Leaders unite in appeal to protect Amazon as deforestation accelerates
By Julie Mollins, CIFOR Landscape News, 30 April 2019
“When invaders come from the outside, they bring hunger and death,” said Jair Seixas Reis, chief of the Maraguá people in Brazil’s state of Mato Grosso. “We don’t know what to do other than resist. It’s very dangerous. I’m asking for help. The world needs to speak out. Amazonia is the lungs of our earth and if the lungs don’t work, the world will die.”
Seixas Reis, who said his life has been threatened more than 20 times, was addressing the U.N. Permanent Forum on Indigenous Issues in New York alongside representatives of the Pan-Amazonian Ecclesial Network (REPAM) and the Holy See, which governs the Catholic church.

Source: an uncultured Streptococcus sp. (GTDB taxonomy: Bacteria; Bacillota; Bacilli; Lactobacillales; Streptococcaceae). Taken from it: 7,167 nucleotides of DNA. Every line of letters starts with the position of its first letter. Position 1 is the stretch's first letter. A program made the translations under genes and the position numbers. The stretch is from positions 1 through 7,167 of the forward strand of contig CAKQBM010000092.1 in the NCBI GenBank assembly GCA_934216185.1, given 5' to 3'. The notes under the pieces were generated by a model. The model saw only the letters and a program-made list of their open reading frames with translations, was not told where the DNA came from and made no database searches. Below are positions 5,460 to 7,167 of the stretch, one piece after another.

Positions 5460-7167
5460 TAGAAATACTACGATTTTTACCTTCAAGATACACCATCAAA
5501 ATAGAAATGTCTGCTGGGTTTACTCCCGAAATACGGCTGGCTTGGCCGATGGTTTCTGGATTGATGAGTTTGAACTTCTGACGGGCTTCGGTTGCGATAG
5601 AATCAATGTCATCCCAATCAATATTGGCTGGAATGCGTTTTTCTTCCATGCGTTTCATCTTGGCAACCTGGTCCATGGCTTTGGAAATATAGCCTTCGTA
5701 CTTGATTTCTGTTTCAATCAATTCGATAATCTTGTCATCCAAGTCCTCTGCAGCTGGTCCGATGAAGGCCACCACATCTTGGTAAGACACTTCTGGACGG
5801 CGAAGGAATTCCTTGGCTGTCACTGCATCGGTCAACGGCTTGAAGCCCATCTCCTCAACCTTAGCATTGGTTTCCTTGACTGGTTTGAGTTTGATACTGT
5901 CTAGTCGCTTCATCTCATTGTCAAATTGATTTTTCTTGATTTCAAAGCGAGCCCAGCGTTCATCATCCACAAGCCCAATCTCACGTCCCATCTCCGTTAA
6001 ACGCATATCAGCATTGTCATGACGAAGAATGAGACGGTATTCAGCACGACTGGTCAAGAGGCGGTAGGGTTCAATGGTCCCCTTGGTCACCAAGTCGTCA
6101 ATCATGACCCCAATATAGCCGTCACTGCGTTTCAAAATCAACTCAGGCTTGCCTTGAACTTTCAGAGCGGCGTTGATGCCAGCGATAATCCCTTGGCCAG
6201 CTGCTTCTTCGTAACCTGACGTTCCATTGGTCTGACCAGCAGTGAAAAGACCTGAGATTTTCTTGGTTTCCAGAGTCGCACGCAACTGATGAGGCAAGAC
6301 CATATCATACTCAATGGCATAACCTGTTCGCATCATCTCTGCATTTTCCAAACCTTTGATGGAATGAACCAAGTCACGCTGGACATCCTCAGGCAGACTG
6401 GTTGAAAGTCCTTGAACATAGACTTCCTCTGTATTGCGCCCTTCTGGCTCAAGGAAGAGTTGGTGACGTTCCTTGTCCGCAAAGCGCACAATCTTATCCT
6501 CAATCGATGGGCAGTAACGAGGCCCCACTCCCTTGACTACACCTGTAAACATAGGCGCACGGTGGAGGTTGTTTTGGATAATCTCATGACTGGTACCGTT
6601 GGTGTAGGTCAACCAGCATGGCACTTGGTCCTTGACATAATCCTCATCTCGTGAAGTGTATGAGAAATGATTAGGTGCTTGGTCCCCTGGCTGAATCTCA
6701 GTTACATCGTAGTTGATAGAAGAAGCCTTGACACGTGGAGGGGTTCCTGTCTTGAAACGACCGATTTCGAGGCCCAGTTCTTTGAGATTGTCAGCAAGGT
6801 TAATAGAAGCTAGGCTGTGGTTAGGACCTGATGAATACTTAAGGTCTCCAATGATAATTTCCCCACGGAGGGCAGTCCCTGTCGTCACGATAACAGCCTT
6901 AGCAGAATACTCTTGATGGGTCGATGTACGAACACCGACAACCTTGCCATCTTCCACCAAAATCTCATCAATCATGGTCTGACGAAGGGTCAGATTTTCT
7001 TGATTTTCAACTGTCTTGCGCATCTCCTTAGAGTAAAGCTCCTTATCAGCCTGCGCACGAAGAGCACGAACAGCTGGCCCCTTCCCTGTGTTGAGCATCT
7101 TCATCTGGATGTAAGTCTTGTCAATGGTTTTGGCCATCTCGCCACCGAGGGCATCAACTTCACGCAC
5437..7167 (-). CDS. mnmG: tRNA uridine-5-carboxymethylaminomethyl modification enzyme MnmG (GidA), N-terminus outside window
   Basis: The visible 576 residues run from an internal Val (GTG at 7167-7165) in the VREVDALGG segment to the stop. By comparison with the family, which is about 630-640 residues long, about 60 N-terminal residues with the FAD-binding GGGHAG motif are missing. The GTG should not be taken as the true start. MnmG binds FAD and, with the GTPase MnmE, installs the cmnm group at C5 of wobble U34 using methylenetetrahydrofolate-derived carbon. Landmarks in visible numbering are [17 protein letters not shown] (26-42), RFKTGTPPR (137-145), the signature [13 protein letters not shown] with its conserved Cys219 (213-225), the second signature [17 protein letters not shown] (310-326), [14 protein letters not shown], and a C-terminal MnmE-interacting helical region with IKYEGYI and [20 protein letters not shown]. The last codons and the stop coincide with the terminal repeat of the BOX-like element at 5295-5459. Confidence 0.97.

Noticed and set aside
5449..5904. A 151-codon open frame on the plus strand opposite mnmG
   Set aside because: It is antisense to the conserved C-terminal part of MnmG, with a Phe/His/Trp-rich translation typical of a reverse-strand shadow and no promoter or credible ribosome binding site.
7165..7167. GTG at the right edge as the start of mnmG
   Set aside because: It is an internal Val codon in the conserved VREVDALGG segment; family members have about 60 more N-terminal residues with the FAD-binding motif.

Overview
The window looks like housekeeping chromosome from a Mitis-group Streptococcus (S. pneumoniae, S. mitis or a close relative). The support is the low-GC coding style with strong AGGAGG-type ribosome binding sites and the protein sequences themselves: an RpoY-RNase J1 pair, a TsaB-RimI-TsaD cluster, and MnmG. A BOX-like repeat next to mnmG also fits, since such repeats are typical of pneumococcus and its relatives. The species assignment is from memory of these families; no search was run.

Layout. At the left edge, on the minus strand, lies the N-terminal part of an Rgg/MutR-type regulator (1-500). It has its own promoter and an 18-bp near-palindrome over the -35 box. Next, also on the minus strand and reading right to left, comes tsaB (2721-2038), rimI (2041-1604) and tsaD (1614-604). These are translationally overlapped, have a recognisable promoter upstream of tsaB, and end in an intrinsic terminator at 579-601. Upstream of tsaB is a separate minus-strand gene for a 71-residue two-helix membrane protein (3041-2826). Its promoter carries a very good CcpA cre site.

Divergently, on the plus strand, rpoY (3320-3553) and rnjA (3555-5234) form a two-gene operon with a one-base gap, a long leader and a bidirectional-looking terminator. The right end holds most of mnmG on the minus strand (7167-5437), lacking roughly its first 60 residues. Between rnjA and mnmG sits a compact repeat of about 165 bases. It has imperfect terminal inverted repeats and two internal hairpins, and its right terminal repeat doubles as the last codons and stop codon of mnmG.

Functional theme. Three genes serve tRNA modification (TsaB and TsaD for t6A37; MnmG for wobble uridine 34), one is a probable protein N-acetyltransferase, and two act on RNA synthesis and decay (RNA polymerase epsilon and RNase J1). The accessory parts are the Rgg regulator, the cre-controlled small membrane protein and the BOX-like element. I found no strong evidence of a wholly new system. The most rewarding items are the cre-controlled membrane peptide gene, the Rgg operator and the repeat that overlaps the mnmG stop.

OPINION: The climate change frontline: farmers and forest communities
By Martin Noponen (Rainforest Alliance), Thomson Reuters Foundation, 30 April 2019
While the devastating consequences of climate change may seem distant to some, many farmers and producers are already living in the wake of rising temperatures, drought and increasingly capricious weather. Higher temperatures can reduce flower and fruit production, damage plant cells, lead to high seedling mortality, and cause wilting of leaves leading to reduced photosynthesis and ultimately to a reduction in yields. Farmers, whose livelihoods are intricately linked to the natural environment and thus rely on stable and predictable weather conditions, are also contesting with drought, unpredictable rainfall, wildfires, hurricanes and floods. Changing and more extreme weather patterns can also exacerbate the dynamics and spread of pests and diseases to new regions, damaging, and even completely decimating their crops.

[Australia] Climate change damage to Queensland’s world heritage rainforest ‘as bad as Great Barrier Reef’
By Ben Smee, The Guardian, 30 April 2019